...be someone else, but there's something more to it than just being who you are all the time. So when you say always be authentic, how do I actually go about doing that practically. So first of all don't tell like white lies. So I when networking, I use this kind of an example when you go up to someone, I like to compliment them on something that I like about them. But I will never compliment on someone on something I don't like. Right? And that's just one very simple example of showing you where people will understand that you are either telling the truth or you're lying. You say, oh, I love those shoes on you. It's really obvious when you're lying, right? And so take that kind of situation, but put yourself on stage, if you are trying to tell people something that you yourself don't believe in or if you're wearing something that makes you feel uncomfortable or you're not used to or you've taken someone else's advice on a brand new haircut. Hey, you're not going to be coming across as someone who isn't isn't lying, right? You're not going to come across as if you were telling the truth, you're going to come across as feeling uncomfortable. That is so obvious when someone is wearing something, they don't like, it is incredibly obvious to everybody else that they're uncomfortable, right? And so if you are always authentic, always exactly who you are, you're never put in that position of being that impostor and no one's going to notice that. So there's a little bit more to it than that, I think is even like when you dress up and you're taking photos and you're on stage, you're wearing the same things, but I'm like, even in this book cover, your brain like a red dress and I've seen you another book covers, you're wearing similar type dresses um in different colors depending on the audience, Right? Something you mentioned the book, but you're probably not always wearing that dress. Maybe when you're behind the scenes or it's like a cozy work saturday or something like that, or you just off at the mall, you're probably not always wearing those things, but when you're on brand or you're picking something, you're probably really comfortable in this dress for starters, so it's not inauthentic, but when you're getting in building your brand, you're essentially highlighting certain aspects to you and kind of leaving the rest off the table, is that right? Exactly? To give you an example? I gave this talk in Germany and it was at this giant sports conference and I mean like full on like fitness studios, were there giant pieces of fitness equipment and for my main talk, I went in my normal dress and high heels and then the next day I was doing a kind of more of an informal sit down interview. And so I decided to grab some workout equipment, like everyone else is wearing workout gear. I threw on sneakers, yoga pants, and one of these energy harvesting shirts, it was, you know, hi tech workout shirt, nobody recognized me, like the people who, who were waiting for me and they had never met me in person? But they were watching for someone with a dress and high heels on? And they're like, where, where is she, where is Robin? She's late? And I'm like, hi, I'm right in front of you. It was hilarious because I was just not even recognized because I was in that sporting uniform. So you feel like building a personal brand is really like just highlighting the parts that you want to highlight in order to essentially, I mean, it's kind of a marketing play, you're, you're highlighting your finding out what the audience expects to some degree and you're bringing the right elements that are true to you, but you're kind of mixing and matching, you're trying to bring the right things so that you're leaving the right impression that you want to leave its designing based on what's already true about you and it's a lot more than clothes, but be from anything from the way you talk to the way you write to, the way you'll take photos to the way you talk on camera, to the way you do a podcast interview, right? It all has to be authentically you, but obviously it is designed a little bit and that you're being specific in the way you're coming across, yep, and consistent. So it's consistency is key. So how do you go about choosing those things? Like how...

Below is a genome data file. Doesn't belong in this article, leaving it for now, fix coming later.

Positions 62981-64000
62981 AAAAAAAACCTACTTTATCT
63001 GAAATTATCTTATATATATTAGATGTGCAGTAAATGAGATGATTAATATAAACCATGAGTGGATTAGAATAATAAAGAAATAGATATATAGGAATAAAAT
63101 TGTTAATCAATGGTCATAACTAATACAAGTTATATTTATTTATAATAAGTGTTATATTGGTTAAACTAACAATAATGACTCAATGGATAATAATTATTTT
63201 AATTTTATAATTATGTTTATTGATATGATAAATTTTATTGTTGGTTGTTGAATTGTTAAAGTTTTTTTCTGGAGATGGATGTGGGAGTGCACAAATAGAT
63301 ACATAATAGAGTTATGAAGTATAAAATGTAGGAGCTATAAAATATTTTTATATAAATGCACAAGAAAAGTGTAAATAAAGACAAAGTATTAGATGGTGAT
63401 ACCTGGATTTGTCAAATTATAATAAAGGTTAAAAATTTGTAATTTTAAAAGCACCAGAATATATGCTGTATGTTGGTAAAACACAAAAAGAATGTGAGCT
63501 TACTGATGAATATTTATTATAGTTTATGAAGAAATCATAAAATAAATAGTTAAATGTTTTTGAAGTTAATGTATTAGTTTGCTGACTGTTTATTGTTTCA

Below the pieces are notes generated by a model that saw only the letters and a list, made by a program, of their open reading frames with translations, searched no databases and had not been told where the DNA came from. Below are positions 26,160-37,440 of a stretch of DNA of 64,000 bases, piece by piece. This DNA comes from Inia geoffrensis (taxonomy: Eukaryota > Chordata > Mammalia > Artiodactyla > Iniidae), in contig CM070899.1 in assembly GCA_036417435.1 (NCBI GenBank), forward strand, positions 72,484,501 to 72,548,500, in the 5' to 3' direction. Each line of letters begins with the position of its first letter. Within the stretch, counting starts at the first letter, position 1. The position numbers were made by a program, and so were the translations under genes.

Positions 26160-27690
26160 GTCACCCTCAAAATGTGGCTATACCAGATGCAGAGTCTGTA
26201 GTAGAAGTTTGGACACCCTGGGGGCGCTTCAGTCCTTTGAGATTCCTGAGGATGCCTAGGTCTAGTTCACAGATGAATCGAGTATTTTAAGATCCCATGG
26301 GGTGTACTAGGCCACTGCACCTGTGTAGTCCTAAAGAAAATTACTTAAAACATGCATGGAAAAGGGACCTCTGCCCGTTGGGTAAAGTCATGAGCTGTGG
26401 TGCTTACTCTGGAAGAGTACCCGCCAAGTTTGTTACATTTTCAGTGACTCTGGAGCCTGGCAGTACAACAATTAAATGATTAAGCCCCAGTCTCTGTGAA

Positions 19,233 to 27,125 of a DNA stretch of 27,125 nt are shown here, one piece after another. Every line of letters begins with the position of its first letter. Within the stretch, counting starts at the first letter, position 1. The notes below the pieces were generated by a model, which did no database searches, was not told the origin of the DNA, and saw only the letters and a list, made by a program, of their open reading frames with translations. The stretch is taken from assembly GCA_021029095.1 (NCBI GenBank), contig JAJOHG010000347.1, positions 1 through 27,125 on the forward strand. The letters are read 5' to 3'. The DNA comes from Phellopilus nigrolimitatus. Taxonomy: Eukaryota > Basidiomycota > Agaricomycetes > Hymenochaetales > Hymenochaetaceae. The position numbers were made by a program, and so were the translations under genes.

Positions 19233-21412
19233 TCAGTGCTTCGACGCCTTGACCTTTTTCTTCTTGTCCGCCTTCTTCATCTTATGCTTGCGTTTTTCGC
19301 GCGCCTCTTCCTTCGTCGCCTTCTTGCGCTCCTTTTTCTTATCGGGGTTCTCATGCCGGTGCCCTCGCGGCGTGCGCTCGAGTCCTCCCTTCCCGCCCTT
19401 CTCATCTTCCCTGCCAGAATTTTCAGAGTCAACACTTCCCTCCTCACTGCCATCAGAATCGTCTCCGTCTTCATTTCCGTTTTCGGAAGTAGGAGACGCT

...do you work backwards? Like for example, how did you choose the dress as the signature item? Did you think backwards? It's like, no, like what do I want to look like? How do I see myself? Or is it something like, what would they expect? Or is it kind of like a blend of the two? It was nothing to do with what the audience would expect. It was 100%. What am I comfortable in and what is someone of my job would normally wear? Right, So first of all, I'm just really comfortable and sheath dresses, like it's almost like wearing pajamas but they are nicely fitted and tailored but it's just so soft and easy to move in and so it's much more comfortable for me than say, a pair of jeans or something like that. And then I'm in sales and biz dev, you know, I meet with sea levels, you know, executives, I meet with investors and so people don't always show up into those kinds of things with like jeans and sneakers on to begin with. So that's first off, and a lot of my paid keynotes are consider business attire, which means again, you shouldn't be wearing like jeans and sneakers. So that was already off the table and it's just something that I was already comfortable in and I can buy repetitive lee. So I literally do have the exact same dress in like 20 to 25 different colors, patterns and, and fabrics, but it's essentially the exact same dress. Yeah. And that just helps people remember, helps give you a distinct style and your new thing, like if you picture Simon cowell's in your head, I guarantee you, you're going to think about him in a particular shirt. You're thinking about it right now. It's a black v neck, that's what he wears. Either he decided that or a brand specialist who specialized in like brand identity told them. Hey, this is your thing, right? Some, some people like steve jobs just decided they like black turtlenecks, but oftentimes celebrities are being told by highly paid individuals what their look should be and how to be memorable because that's a big part of the game. Things, you need to think about it as a thought leader. I know we're spending a lot of time on dress, but this plays into like, I think most areas of branding, right? Finding that thing that's true to yourself, that's appropriate within the space or maybe strategically inappropriate. Right? Exactly. And then trying to be consistent in it. So let's walk through some of those other elements that you've spelled out, including enhancing your name. Tell me a little bit more about that. Sure. So I'm lucky in that I'm the only Robin Farm in for me in, in the entire universe, but when I google other people's names, sometimes they're not the only name in the universe and it can be really hard to differentiate. So if you have, you know, a first name like Michael or David, which is very, very popular and then you also have a last name that is also a popular last name. You might want to tweak your name some way right. And that might be adding the doctor to the beginning, that if you're, you know, if you are a doctor or it could be adding a middle initial or it could be, you know, using a nickname, but something that will literally differentiate your name and if you can't think of anything and your name is something you know, popular like Michael scott, like just or Michael smith or something like that. You could say Michael smith, technology entrepreneur and like have those two words always appear with your name. So you're essentially branding yourself in a name and that way you can differentiate yourself because let me tell you, there are a lot of speakers and authors where I've tried googling them and I couldn't find them right away. If you're not those first few results for your, not only your subject but your actual name, you've got to differentiate from the people who are the first results for your name. Hey everybody Logan with sweet fish here. If you're a regular listener of GDP growth, you know that I'm one of the co host of the show, but you may not know that I also head up the sales team here at sweet fish. So for those of you in sales or sales ops, I wanted to take a second to share something that's made us insanely more efficient lately. Our team has been using lead I. Q. For the...